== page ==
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Or: Part two of a traveller´s report on selecting a test site for Mars simulations
I hope you enjoyed the first part of my blog, filled with personal insights of the scouting mission in Israel. Now, I would like to take you, at least through my writing, to Oman, the next stop on our scouting expedition, with the goal to find the test site for the AMADEE-18 Mars analog mission.
Two nights in Innsbruck are hardly enough to process all the impressions we got in Israel and compensate for the lack of sleep, but the excitement kicked in again on Thursday 16Mar2017, when Dr. Gernot Groemer and I left Austria and headed for the Sultanate of Oman. We arrived at around 2 AM at the airport in Muscat, the capital of Oman, where Dr. Saleh Al-Shidhani, Chairman of the Board of Directors of the Oman Astronomical Society, was so kind as to welcome us and bring us to our hotel.
The next day, Dr. Al-Shidhani and his assistant Osama Al-Busaidi picked us up and we started with our scouting activities. Those led us through, even for Tyrolean standards, relatively high mountains (up to 1800m) on top of which we had a spectacular view. Despite enjoying the view, we were exploring the area on our quest for a test site which has no vegetation and no villages visible on the horizon. In case, Oman will be selected as the host country for AMADEE-18, we would have to make sure that our Field crew does not have the feeling of some neighbours from the next village watching them, as we will also look into the effects of isolation on humans. Between several flag-stops, we had time for a picnic at a very special place; we were surrounded by towers, assembled by stones. We even could crawl into one of them where Dr. Al-Shidhani told us that we were standing around an over 5000year old tomb. Although the outside temperature was 30°C, it was really chilly inside. After visiting the last stop in the mountains, we headed back for Muscat to catch some sleep before travelling south the following day.
On our way south, we covered several flag-stops, this time in very flat areas at the beginning of the desert. The longer we drove, the less villages and housings we encountered. From time to time, we passed by camels, owned by Bedouins, and Osama told me that camel races are very popular on the Arabian Peninsula. As we were driving a lot, Osama and I got to talk a lot and I really enjoyed learning about their culture and way of living. In return, I explained a lot about analog research, the Austrian Space Forum and the life in Austria (yes, I also mentioned snow and “Lederhosen”). We had not quite reached our destination in the south, on contrary we were in the middle of the desert, when the sun set and the night sky showed its mere beauty. No need to say that we stopped and took a break from driving, just to gaze at the stars. It was a combination of the tranquility, the stars watching over us and the overwhelmingly feeling of remoteness when I realized more than ever that after all, no matter where we are from or who we are; The sky is the same for all of us!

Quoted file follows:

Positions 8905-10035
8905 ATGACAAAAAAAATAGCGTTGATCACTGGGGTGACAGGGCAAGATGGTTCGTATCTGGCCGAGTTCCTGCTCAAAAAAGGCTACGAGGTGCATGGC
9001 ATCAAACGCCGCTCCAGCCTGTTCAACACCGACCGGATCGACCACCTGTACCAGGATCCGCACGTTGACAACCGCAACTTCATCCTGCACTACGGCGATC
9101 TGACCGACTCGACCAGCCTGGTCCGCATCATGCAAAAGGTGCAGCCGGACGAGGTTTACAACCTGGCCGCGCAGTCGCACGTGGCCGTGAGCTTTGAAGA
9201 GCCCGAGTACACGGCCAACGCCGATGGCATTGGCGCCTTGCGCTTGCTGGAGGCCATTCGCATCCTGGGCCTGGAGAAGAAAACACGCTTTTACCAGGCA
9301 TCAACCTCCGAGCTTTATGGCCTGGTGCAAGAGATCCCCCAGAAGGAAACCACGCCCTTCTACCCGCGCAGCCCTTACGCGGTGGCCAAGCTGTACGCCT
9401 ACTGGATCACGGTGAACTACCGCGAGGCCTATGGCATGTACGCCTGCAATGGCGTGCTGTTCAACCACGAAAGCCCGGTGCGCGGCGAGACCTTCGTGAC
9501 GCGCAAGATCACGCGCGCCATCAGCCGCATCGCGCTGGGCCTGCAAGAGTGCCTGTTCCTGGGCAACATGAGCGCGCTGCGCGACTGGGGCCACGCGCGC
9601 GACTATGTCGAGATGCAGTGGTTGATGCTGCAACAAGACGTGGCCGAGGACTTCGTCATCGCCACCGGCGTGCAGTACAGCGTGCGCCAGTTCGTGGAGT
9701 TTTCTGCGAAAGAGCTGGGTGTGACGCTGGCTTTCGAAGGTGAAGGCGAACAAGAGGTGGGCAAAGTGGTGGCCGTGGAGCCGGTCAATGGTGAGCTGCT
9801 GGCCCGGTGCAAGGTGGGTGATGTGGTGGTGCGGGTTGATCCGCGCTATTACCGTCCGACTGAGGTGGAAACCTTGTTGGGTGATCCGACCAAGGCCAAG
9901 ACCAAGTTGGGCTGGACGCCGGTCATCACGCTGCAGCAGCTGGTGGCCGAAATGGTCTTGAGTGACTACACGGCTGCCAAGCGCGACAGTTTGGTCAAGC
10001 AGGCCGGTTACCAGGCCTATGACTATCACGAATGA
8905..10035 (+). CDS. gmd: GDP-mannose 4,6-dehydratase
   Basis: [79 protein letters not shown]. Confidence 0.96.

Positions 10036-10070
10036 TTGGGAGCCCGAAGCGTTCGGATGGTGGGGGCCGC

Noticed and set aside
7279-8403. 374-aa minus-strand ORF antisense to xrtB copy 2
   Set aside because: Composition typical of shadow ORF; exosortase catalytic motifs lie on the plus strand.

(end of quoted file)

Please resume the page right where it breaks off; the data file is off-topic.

It was about time when we reached our Hotel in Haima, as it was already midnight and we were out of fuel. The next day started with a beautiful sunrise in the desert and was followed by a lot of oil fields with “donkey pumps”, as the locals call the oil pumps. Once we passed the oil pumps, there were not any signs of human beings any more, which is great for us. Now, the task was to find places where also rovers could be challenged with small hills and variety in the terrain. I guess one could say we are really picky when it comes to potential test sites for AMADEE-18, but we want to simulate many different aspects of Mars exploration. Therefore, we need to also take factors like the trafficability for rovers, geological variety or even the connectivity into account. The less reception the field crew has on their mobiles the better, as every communication between simulated Mars and Earth should be conducted via the 10min. time delayed channel.
We finished the scouting activity in the southern region of Oman with a delicious meal of mutton, which had been slowly cooked in an earth hole for several hours. That gave us enough energy to drive back to Muscat, where we arrived just in time to meet Alexander Soucek, head of our Legal Team, to update him on our findings.
The last day of our stay was reserved for several meetings. We visited for instance the Sultan Qaboos University, where we met scientists and potential partners, followed by an appointment at the University Hospital. Hospital visits are also part of the scouting expedition, as we have to prepare for every eventuality. Of course, we have our Medical Officers at the test site, but in case we need further medical assistance, we have to be sure whom to contact, where to go and what the chain of actions would be.
After the last meeting, we had a picnic at the sea, the perfect ending to our scouting mission after driving over 3000(!)km in three days, visiting many sites which would be suitable for analog research, meeting many potential partners for future collaborations and… star gazing. The AMADEE-18 leadership team has to take a tough decision now on where to conduct the next analog simulation mission. What will be the host country for AMADEE-18: Oman or Israel?
Author: Sophie Gruber, OeWF AMADEE-18 leadership team
This article is available in: German
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